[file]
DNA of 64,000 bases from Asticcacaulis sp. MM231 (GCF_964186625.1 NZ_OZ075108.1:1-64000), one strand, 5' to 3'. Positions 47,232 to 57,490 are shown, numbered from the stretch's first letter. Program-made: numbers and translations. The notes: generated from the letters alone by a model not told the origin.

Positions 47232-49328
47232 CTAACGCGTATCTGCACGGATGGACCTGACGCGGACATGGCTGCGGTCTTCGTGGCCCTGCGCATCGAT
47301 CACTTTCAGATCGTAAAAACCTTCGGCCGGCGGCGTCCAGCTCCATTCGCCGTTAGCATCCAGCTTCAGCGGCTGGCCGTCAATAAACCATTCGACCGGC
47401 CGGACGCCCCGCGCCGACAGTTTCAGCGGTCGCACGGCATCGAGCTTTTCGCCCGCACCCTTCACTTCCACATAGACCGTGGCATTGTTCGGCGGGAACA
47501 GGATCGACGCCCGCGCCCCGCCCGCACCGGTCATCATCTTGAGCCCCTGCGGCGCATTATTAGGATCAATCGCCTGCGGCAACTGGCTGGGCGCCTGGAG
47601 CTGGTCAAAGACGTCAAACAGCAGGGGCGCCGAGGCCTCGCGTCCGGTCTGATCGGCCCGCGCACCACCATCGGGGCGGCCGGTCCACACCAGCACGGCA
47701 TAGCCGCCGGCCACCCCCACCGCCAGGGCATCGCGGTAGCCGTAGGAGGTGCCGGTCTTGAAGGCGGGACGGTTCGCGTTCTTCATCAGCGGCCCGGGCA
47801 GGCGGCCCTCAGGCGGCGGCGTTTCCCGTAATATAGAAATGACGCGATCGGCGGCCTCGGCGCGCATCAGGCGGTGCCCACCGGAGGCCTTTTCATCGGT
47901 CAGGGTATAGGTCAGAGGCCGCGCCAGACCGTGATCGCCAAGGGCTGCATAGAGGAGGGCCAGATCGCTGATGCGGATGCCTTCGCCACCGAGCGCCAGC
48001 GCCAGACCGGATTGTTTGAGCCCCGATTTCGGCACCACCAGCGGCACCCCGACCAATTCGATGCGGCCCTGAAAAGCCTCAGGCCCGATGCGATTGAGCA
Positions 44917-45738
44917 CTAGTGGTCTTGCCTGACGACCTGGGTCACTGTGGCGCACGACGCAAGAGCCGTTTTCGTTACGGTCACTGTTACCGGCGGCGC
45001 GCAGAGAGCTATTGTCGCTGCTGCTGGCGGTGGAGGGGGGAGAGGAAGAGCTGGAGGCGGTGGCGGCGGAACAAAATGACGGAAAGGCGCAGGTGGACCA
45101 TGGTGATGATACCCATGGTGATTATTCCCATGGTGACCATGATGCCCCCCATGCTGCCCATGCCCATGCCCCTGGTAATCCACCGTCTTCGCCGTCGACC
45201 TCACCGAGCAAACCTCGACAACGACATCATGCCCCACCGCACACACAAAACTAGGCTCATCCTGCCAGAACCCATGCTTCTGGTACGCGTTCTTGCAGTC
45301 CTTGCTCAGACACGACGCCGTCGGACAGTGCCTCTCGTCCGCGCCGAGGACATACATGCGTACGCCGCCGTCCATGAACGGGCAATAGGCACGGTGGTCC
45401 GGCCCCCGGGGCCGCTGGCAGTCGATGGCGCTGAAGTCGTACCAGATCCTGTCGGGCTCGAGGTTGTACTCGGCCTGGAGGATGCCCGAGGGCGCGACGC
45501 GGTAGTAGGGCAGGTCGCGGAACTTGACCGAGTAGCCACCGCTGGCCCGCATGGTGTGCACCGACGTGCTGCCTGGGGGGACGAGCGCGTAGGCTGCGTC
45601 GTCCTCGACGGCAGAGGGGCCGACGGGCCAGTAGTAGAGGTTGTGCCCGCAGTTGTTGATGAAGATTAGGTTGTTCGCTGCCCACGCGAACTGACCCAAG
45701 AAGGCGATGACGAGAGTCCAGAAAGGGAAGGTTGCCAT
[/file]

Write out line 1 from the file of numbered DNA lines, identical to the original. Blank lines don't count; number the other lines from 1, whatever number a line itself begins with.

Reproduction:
DNA of 64,000 bases from Asticcacaulis sp. MM231 (GCF_964186625.1 NZ_OZ075108.1:1-64000), one strand, 5' to 3'. Positions 47,232 to 57,490 are shown, numbered from the stretch's first letter. Program-made: numbers and translations. The notes: generated from the letters alone by a model not told the origin.